The U.S. Ambassador to Ghana, Virginia Palmer, has highlighted the significance of the Flintlock 2024 Exercise, which showcases the robust partnership between the United States and Ghana in enhancing regional security.

"This is the second year I have seen you for this exercise – as promised it is bigger and better this year," she said last Friday when she delivered a speech at the Distinguished Visitor Demonstration for the event in Tamale in the Northern region.

She noted that Flintlock is one of three major exercises taking place in Ghana this month, alongside Obangame Express and African Lion, reflecting comprehensive cooperation to bolster regional security.

Addressing the assembled forces and international partners, Palmer extended a warm welcome: "Akwaaba to our distinguished international partners, and Medaase to our gracious hosts, the Ghana Armed Forces."

She acknowledged the immense effort that went into planning and executing the exercise, which involved nearly 1,300 multinational forces from 31 nations.

Flintlock, a multinational effort dating back to 2005, underscores the U.S.'s long-term commitment to regional security.

Ambassador Palmer emphasized the exercise's timely relevance, given the escalating security threats from violent extremism in the Sahel.

She expressed concern over the security, humanitarian, and political crises unfolding in the region, highlighting the need for continued vigilance and cooperation.

"African Lion is here to stay in Ghana and to continue strengthening ties in coastal West Africa," Palmer declared. She described African Lion as the U.S. Army’s premier exercise focused on countering shared threats in Africa through the deployment and mobilization of conventional forces.

Ambassador Palmer highlighted the growing influence of violent extremist groups in the region, noting the rise in threats to civilians, human rights abuses, displacement, and humanitarian needs.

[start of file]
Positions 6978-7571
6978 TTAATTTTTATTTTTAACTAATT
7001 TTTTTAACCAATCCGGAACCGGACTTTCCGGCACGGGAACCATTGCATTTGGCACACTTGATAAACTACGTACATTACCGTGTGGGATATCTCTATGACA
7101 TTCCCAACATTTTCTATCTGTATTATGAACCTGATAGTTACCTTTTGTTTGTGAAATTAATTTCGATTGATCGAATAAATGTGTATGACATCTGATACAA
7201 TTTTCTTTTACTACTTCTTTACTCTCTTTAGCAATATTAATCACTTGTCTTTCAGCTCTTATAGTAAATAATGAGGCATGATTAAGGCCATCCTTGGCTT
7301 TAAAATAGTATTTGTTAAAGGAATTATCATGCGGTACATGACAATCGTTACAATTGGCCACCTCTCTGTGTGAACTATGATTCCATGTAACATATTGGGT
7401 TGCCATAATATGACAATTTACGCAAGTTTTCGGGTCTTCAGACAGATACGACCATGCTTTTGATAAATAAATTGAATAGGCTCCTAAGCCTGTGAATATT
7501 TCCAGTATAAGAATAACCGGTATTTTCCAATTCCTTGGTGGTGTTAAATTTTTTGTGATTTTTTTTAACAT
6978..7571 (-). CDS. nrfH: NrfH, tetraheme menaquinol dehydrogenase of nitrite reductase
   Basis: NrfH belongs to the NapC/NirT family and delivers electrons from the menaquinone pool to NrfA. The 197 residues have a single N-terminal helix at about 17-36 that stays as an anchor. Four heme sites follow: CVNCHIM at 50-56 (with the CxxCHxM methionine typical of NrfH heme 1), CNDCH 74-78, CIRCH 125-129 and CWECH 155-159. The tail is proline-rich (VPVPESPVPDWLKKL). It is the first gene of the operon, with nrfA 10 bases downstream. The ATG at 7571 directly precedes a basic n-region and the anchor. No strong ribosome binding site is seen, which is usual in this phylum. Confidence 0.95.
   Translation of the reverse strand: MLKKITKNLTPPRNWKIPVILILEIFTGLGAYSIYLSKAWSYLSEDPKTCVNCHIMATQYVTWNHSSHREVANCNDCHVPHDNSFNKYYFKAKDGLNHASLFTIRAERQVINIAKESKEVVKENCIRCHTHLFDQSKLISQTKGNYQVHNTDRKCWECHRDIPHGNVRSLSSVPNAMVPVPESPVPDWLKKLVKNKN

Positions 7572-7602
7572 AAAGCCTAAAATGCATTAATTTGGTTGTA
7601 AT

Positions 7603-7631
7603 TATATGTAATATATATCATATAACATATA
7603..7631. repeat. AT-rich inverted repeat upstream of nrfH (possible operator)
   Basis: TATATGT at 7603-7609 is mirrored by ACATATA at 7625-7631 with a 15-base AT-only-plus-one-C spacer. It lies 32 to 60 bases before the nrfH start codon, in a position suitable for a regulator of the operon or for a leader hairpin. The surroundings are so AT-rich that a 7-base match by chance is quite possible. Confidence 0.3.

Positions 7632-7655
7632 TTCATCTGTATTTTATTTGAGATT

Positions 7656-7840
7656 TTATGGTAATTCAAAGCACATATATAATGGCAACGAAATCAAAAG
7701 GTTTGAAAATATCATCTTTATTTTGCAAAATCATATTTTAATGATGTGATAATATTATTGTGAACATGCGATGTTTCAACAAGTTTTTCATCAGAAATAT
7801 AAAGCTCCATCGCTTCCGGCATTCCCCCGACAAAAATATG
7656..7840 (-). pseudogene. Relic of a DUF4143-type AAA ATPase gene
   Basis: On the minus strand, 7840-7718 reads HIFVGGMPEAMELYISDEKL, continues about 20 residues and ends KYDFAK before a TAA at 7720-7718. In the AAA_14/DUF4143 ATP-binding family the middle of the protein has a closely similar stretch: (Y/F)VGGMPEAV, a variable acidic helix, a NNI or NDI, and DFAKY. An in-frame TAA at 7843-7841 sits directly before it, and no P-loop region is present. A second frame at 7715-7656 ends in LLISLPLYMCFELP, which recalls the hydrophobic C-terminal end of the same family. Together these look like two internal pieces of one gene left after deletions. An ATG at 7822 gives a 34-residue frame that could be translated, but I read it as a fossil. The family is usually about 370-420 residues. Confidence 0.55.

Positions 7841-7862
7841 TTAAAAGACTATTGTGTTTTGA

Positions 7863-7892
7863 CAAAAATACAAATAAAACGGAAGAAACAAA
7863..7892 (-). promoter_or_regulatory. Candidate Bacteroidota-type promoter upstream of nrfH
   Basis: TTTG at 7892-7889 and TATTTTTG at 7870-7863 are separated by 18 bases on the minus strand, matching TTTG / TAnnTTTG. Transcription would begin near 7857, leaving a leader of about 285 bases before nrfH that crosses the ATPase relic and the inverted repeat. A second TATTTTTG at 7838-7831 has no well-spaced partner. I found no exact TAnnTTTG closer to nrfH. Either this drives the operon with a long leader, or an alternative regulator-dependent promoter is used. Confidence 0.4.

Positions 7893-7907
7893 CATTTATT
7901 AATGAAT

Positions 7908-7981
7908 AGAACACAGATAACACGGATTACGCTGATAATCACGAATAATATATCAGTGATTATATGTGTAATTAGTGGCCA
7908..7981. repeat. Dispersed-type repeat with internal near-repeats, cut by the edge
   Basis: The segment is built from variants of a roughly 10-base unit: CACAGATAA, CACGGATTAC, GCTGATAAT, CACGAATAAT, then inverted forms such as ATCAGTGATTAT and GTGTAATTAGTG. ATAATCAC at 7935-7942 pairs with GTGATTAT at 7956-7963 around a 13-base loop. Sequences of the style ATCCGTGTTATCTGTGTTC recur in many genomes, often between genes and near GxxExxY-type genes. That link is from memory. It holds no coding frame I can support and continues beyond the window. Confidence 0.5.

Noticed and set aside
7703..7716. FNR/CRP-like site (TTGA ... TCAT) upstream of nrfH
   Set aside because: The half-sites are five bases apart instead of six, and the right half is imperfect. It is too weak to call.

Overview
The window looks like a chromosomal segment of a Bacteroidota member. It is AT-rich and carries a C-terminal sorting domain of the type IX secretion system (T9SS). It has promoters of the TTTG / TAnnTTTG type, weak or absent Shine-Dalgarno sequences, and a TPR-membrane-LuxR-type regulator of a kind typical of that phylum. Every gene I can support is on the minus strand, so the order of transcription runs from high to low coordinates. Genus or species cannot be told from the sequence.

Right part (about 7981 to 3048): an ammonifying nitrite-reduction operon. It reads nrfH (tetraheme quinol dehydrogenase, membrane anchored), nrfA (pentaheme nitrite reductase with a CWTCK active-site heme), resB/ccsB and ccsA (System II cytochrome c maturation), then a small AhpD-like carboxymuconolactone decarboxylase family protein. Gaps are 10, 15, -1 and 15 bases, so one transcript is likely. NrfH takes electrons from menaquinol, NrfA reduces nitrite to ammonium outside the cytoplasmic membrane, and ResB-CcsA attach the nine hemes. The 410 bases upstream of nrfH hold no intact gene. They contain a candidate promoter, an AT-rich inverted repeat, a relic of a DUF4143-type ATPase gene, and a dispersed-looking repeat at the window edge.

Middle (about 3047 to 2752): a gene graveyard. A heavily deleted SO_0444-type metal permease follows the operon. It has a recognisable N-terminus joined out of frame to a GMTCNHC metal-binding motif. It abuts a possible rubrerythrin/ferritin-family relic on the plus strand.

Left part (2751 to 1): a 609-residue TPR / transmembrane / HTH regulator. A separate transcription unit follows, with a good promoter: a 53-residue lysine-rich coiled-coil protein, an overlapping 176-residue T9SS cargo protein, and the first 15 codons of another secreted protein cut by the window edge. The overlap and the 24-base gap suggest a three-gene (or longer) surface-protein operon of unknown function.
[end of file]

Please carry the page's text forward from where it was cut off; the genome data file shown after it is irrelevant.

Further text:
She stressed that violent extremism flourishes in the absence of state authority, weak service delivery, fragile democracy, inaccessible justice, and economic and political exclusion.

In conjunction with African Lion, medical outreach events were conducted in communities to build trust between at-risk populations and security forces. "It's that trust and connection that can truly improve security," Palmer said.

The ambassador underscored that addressing violent extremism requires more than military efforts. Under the Strategy to Prevent Conflict and Promote Stability, the U.S. has committed long-term support to at-risk local communities.

This includes fostering social cohesion, providing economic opportunities, strengthening military relationships, and enhancing Ghanaian security services. Since 2022, Congress has approved over $85 million for these initiatives, with an additional $45 million expected this year.

Ambassador Palmer praised the Ghana Armed Forces for their leadership in specialized operations and command and control. "The Ghana Armed Forces have demonstrated that in addition to being a net exporter of security and stability through peacekeeping, it is a capable leader," she said.

She reaffirmed the U.S.'s commitment to supporting the Ghana Armed Forces through continued training and technical support.

The partnership between the two nations is built on shared democratic values and a shared history. Ghana's commitments to freedom of assembly, interfaith religious tolerance, and respect for human rights serve as a model for modern democracies.

In conclusion, Palmer emphasized the strength and mutual benefits of the U.S.-Ghana bilateral relationship.

"Through Flintlock and African Lion, we have demonstrated that our bilateral relationship is strong, productive, and mutually beneficial," she said.

Ambassador Palmer expressed pride in partnering with Ghana, a leader in West Africa, to advance regional security, invest in people, protect democratic institutions, and promote mutual prosperity.

The presence of senior leaders at the event underscored the importance of these exercises and the focus on security in coastal West Africa.

"Ghana’s efforts are backed by international and regional partners who value Ghana’s leadership," Palmer concluded, reinforcing the collective commitment to upholding shared values and democratic norms in the face of regional threats.

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